Don't: Ignore or dismiss complaints. Avoiding or delaying responses to customer issues can compound frustrations and may lead to negative reviews and lost customers. Recently, I utilized a vendor who was heading toward missing our deadline. It was not discussed until I said, “Hey, are we still on track to meet the deadline?” My question was not followed by an answer specific to my deadline but rather a barrage of complaints and excuses about his team’s efforts and vendor suppliers. Not helpful.

Educating Your Customers

Do: Provide your customers with all the information they need to make informed decisions. This could be through detailed product descriptions, informative blog posts, or even training sessions for more complex services.

Don't: Overload customers with technical jargon or unnecessary information that could confuse and deter them. Customers want you to be the expert. Gauge your audience and deliver the amount of information they need.

Fair Pricing and Ethical Practices

Do: Keep your pricing strategy transparent and aligned with the market. Conduct regular competitive analyses to ensure your prices are fair and justifiable.

Don't: Exploit customers by setting unreasonably high prices or incorporating hidden fees that can surprise and alienate them. I grew up with the phrase, “Pigs get fat, hogs get slaughtered.” A customer who gets a fair price and quality product or service will always return. A customer who gets a quality product or service but feels ripped off will not.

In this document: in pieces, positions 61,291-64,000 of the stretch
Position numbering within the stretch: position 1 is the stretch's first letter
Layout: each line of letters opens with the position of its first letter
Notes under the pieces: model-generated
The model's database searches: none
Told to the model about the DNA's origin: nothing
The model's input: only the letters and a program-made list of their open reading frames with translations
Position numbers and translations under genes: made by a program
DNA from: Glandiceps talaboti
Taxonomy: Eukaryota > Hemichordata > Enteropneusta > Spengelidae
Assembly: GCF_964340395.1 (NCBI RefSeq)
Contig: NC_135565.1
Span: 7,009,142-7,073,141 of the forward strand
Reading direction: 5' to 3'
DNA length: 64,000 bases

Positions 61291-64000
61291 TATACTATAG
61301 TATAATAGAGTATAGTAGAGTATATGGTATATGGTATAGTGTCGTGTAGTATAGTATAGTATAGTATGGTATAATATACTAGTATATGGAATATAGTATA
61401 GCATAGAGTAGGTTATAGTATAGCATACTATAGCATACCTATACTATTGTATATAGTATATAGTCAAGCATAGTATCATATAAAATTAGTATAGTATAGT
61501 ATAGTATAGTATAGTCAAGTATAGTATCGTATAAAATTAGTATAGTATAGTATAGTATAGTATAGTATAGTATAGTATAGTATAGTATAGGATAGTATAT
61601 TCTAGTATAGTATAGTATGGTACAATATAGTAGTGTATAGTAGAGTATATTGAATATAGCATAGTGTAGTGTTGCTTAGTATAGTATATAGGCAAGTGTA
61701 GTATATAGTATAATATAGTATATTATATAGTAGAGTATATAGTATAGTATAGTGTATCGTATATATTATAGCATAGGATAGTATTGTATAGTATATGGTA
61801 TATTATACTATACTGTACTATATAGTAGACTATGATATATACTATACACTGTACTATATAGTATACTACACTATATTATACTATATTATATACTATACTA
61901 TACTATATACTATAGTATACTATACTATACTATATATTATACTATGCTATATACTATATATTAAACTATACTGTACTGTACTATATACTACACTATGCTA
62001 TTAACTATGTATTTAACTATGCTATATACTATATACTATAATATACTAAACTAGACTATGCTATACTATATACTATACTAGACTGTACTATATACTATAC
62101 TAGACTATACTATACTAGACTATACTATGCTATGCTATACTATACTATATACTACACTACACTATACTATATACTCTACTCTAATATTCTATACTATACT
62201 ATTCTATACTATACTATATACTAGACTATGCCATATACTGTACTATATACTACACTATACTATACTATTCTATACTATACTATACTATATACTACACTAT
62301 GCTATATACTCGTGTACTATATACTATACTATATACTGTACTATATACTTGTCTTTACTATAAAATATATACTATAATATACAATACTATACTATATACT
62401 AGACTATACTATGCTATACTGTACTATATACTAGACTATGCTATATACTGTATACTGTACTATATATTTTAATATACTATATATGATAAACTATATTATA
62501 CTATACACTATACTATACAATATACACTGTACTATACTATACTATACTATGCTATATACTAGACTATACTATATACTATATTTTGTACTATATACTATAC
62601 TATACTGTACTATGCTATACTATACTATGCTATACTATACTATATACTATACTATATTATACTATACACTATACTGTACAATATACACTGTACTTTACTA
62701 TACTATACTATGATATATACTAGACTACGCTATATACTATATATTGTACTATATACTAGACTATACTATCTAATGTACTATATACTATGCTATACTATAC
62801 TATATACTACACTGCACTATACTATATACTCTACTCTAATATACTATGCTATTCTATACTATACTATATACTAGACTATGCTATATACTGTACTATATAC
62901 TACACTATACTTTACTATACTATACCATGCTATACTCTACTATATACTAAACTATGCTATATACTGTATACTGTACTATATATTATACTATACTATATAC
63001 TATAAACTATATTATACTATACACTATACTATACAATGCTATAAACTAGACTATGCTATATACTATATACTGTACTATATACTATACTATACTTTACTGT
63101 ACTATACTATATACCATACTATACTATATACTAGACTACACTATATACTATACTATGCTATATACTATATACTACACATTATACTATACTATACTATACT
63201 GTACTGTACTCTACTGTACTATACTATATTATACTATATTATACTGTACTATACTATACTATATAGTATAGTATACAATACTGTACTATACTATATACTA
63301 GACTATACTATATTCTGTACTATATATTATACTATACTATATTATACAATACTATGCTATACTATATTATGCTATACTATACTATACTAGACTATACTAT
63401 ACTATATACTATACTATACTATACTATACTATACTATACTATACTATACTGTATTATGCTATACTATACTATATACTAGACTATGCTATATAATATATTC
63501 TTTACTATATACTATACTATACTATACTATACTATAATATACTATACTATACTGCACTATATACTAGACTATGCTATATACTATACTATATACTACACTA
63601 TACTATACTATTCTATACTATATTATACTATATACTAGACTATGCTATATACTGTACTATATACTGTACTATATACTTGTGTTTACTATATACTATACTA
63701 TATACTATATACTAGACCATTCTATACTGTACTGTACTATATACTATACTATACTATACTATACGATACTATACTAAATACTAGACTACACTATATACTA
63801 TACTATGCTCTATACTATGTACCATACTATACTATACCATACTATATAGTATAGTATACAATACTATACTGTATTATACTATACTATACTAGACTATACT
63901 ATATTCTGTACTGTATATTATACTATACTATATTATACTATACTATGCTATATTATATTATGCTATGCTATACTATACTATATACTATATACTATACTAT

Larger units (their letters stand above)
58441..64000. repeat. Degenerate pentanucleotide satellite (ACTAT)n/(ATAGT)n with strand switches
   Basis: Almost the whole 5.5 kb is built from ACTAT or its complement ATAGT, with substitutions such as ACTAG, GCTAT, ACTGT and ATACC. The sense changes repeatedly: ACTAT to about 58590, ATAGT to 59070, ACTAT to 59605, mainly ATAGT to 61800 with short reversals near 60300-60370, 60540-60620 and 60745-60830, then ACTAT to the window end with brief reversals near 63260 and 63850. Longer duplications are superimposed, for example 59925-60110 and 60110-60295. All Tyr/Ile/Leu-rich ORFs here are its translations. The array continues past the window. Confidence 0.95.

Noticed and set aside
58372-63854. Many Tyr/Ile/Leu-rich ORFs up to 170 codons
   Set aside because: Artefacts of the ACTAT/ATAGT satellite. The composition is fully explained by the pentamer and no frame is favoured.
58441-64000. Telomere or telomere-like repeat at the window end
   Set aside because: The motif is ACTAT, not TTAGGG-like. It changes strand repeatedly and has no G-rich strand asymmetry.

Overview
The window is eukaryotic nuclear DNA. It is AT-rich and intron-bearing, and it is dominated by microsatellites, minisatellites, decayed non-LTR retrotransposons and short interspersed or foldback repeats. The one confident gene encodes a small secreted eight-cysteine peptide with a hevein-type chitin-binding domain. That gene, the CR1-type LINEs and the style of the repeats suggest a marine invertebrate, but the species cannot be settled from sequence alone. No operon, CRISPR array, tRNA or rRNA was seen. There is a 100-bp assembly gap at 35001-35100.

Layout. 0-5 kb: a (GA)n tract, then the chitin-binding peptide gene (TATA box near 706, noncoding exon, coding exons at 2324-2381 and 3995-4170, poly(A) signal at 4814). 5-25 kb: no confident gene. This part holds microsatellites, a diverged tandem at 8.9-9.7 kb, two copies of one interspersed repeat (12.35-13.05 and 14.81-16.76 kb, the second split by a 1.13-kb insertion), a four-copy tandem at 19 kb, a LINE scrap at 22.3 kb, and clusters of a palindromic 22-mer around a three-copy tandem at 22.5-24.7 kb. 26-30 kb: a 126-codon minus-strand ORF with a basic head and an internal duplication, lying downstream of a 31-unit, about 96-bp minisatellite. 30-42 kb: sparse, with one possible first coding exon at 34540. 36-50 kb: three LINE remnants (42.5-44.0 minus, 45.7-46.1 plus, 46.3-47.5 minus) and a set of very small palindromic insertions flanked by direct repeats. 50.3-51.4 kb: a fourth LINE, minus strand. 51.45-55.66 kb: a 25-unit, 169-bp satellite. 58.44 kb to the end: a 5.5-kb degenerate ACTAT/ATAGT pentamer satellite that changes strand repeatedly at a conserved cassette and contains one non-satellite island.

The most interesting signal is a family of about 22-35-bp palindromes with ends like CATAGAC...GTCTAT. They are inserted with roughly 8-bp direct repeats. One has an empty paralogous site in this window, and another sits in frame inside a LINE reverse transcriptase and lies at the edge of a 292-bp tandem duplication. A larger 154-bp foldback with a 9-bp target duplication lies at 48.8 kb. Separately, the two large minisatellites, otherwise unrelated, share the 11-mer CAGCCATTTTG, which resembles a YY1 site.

Recently, one of my young daughters took her car into the shop to have the brakes checked. She was given a huge quote and an emergency prognosis. Only to get a second quote and learn they were trying to get over on someone who they believed didn’t know the difference. She received the services needed and will not give her business to the scammers.

Loyalty and Relationship Building

Do: Develop a customer loyalty program that genuinely rewards regular customers. This could be through discounts, special offers, or early access to new products.

Don't: Promise benefits that you cannot sustain. The rewards you offer must be realistic and continue to provide value to both the customer and your business.

Leveraging Technology

Do: Utilize technology to improve customer interactions. This might include online booking systems, customer relationship management (CRM) software, or chatbots to provide instant customer support.

Don't: Let technology take over the personal touch. Ensure there are always options for customers to reach a human representative when needed. Am I the only person stuck talking to machines that never understand who I need to speak to in an organization? I am often heard saying loudly, “Can I please just talk to a person?” Automation is awesome, but only if it aids efficiency.


As we've explored, exceptional customer service encompasses a range of practices—from understanding your customers' needs to leveraging technology wisely. By following these do's and don'ts, you can build a customer service strategy that meets and exceeds expectations, fostering lasting relationships and driving your business success. Remember, in the world of small business, every customer interaction counts. Make each one an opportunity to show how much your business values its customers.